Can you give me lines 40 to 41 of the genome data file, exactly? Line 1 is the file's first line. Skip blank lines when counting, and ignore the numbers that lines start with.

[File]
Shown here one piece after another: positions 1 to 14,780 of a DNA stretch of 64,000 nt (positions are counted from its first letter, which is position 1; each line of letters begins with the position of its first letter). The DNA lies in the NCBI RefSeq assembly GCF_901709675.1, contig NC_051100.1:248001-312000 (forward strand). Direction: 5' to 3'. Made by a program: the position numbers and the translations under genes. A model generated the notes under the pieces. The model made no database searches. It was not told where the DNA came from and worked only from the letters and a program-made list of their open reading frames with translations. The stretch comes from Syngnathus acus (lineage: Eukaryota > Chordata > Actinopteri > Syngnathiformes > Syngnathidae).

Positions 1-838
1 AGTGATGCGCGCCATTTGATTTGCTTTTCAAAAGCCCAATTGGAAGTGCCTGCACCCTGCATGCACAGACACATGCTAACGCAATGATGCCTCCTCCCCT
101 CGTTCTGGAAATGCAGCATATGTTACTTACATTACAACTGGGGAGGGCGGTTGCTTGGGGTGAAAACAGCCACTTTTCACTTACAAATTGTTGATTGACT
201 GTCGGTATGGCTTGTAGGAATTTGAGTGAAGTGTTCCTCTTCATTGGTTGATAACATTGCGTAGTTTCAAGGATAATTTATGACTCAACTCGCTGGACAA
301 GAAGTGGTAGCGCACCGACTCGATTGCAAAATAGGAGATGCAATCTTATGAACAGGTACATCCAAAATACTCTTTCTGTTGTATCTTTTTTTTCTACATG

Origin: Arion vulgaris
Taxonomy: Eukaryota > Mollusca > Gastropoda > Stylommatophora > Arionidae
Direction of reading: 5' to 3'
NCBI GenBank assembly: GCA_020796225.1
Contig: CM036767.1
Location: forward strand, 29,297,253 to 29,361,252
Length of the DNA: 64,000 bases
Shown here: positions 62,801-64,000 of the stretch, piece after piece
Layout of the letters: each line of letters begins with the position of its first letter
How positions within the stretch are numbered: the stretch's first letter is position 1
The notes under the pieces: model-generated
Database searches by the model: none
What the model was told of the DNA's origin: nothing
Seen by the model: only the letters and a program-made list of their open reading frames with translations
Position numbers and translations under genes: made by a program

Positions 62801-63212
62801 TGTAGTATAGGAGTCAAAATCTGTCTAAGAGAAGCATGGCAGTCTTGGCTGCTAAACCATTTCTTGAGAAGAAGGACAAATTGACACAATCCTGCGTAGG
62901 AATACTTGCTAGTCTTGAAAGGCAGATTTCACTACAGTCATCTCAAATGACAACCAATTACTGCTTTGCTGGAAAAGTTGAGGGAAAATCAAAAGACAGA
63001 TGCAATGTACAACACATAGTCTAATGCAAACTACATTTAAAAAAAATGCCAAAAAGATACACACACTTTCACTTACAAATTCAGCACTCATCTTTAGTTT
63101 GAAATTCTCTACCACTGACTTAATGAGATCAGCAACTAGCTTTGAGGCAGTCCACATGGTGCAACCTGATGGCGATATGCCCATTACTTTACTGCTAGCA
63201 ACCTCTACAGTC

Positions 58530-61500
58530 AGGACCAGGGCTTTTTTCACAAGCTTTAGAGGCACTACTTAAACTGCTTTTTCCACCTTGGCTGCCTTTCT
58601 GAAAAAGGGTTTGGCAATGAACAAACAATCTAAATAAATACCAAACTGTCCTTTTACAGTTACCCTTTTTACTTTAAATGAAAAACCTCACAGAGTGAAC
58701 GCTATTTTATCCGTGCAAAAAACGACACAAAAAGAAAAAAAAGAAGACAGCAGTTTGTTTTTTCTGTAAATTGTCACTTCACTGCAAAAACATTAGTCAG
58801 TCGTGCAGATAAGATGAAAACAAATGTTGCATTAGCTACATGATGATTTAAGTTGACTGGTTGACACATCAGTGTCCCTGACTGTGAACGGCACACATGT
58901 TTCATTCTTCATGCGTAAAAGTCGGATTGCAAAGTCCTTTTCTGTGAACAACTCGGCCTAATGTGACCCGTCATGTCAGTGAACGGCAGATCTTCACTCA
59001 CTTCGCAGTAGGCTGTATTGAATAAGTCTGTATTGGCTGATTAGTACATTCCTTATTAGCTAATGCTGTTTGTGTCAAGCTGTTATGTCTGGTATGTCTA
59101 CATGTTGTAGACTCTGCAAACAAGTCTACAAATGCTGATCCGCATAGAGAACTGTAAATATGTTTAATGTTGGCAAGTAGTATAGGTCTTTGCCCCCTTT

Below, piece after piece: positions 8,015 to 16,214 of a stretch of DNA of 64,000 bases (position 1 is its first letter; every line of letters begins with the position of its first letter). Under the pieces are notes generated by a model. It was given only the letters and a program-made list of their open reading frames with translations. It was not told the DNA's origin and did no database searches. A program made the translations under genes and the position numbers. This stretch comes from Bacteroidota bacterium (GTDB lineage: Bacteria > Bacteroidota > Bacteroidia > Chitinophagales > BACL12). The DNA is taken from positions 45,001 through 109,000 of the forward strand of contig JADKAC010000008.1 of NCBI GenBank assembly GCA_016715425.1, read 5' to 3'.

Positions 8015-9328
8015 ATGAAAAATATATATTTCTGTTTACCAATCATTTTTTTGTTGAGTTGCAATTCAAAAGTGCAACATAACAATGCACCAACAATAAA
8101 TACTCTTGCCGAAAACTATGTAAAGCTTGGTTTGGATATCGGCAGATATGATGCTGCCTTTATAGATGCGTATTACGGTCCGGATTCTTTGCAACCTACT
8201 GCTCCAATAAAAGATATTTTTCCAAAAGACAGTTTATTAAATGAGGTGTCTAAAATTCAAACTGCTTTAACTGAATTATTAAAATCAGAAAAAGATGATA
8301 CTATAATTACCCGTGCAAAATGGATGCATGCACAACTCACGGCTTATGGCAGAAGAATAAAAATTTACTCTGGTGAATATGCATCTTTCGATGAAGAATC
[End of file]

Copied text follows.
8201 GCTCCAATAAAAGATATTTTTCCAAAAGACAGTTTATTAAATGAGGTGTCTAAAATTCAAACTGCTTTAACTGAATTATTAAAATCAGAAAAAGATGATA
8301 CTATAATTACCCGTGCAAAATGGATGCATGCACAACTCACGGCTTATGGCAGAAGAATAAAAATTTACTCTGGTGAATATGCATCTTTCGATGAAGAATC